Apparently a shattered rear window and 15 passengers isn’t actually acceptable by the law, and the law is occasionally enforced. Having been signaled by another driver that the police were up ahead, the driver pulled over to have 3 adult passengers get out of the car to walk past the police. It seems seating 4 people in the 2 front seats is deemed a little bit much even in Kenya. Alas, we were still pulled over (i.e. waved down) because of the complete disrepair of the rear window, and the driver spent 15 minutes negotiating with the officers about the ticket and the bribe, or so the other passengers informed me. All of this would surprise me if it weren’t that this seems to be just one more excuse for “police” to stop cars for a bribe.
Like many places in the world, corruption is barely given a second thought here. As far as transportation goes, that means that people simply accept that almost everyday the police will set up some checkpoint through which everyone must stop and pay “a small something.” My first encounter with this in Enoosaen was on a motorbike. I was on my way to Migori with the driver and my friend Lydiah, a teacher at the school. The officer stopped us, but told the moto-taxi driver to wait and first drop off the muzungu (me). He didn’t want me to see it, and the police know it is wrong and that the world’s eye is on Kenya’s corruption, as is confirmed by the international dialogue about the lack of capacity in Kenya to carry out their own tribunal for the Ocampo six. But I digress…
Another time I was on a motor-taxi and the bribe was asked for, the police were using the excuse of needing to give every driver a sticker in order to pull them over to the side of the road. The sticker was a tiny circle saying something to the extent of “Kenya: 2030,” commenting on the country’s ambitions for development. A friend from home pointed out how ironic it is that this transaction tied together an ostensible push for development and the rampant culture of corruption.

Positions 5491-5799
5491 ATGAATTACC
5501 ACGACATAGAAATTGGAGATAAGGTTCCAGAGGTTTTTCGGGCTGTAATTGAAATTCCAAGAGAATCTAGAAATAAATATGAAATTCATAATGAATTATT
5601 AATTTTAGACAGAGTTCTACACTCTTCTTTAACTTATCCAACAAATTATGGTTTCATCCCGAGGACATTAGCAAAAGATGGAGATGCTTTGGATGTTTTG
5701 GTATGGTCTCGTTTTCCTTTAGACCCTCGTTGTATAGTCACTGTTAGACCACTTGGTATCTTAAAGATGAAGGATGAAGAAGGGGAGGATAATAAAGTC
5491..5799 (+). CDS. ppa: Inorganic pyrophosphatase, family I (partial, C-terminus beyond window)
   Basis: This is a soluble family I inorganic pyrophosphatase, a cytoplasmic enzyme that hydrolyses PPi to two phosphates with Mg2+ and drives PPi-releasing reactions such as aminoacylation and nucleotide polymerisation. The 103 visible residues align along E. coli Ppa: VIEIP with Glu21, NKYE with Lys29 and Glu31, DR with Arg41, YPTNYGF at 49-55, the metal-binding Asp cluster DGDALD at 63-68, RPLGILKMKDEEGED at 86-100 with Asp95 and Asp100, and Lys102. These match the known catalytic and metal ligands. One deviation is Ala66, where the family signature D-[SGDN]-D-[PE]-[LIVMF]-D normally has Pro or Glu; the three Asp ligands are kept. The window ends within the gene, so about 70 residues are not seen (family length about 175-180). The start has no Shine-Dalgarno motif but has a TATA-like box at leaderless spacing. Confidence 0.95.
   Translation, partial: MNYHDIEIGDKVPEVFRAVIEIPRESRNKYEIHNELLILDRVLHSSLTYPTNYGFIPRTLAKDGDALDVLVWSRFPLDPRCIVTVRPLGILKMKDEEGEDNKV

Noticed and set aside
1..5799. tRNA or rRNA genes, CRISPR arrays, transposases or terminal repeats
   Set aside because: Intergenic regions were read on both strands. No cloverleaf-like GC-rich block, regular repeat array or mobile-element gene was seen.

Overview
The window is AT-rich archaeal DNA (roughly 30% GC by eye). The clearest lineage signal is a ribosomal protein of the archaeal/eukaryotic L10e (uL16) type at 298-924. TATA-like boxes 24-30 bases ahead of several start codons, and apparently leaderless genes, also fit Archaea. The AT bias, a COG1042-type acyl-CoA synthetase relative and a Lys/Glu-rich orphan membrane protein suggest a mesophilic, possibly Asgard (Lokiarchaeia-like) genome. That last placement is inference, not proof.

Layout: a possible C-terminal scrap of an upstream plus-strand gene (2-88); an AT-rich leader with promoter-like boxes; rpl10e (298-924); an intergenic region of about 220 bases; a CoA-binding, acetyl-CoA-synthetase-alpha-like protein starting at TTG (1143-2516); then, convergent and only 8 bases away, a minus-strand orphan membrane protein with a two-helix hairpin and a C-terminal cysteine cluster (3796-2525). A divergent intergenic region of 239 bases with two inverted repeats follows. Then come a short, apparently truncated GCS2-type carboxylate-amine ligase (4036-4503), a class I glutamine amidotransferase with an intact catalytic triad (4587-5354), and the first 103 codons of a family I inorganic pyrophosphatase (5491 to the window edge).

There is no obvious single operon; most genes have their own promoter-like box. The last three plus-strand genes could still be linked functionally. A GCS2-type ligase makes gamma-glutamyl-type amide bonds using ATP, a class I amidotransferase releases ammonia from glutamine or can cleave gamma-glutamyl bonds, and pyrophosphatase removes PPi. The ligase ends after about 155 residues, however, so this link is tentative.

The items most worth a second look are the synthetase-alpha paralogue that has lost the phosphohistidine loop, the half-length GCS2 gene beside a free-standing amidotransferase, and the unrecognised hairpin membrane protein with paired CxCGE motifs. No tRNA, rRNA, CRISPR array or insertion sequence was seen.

The transport system has another suspect character lurking: the daily downpour. A week after I arrived, the rainy season announced its arrival loudly with some very impressive thunderstorms coming and dropping heaps of rain, monsoon-style. This makes for some fantastic rainwater runoff collection for those who can afford the water tanks, but the roads are often impassible after a storm or a particularly wet couple of days. Motorbikes may refuse to attempt a passage, and the cars that do are in for a jarring journey. I have been in some unsafe vehicles and on several almost unrecognizable roads, but I think I have had the scariest car ride of my life on some slippery roads between Kilgoris and Enoosaen.
While our car fishtailed for a full 35 minutes with ditches on either side, so did the enormous oncoming lorries. Kakenya’s sister Noomali was traveling with me. Mid-swerve, she said of the roads: “This is life in Kenya. When it is dry, there is just very much dust and dirt, but when it is wet, it is just so muddy, it is so dangerous.” I’m not sure if she meant to be quite so metaphoric as I have taken her words to be, but to me her assessment of the situation was spot on – life is hard, and Enoosaen residents get no reprieve.
Posted By Charlotte Bourdillon
Posted May 16th, 2011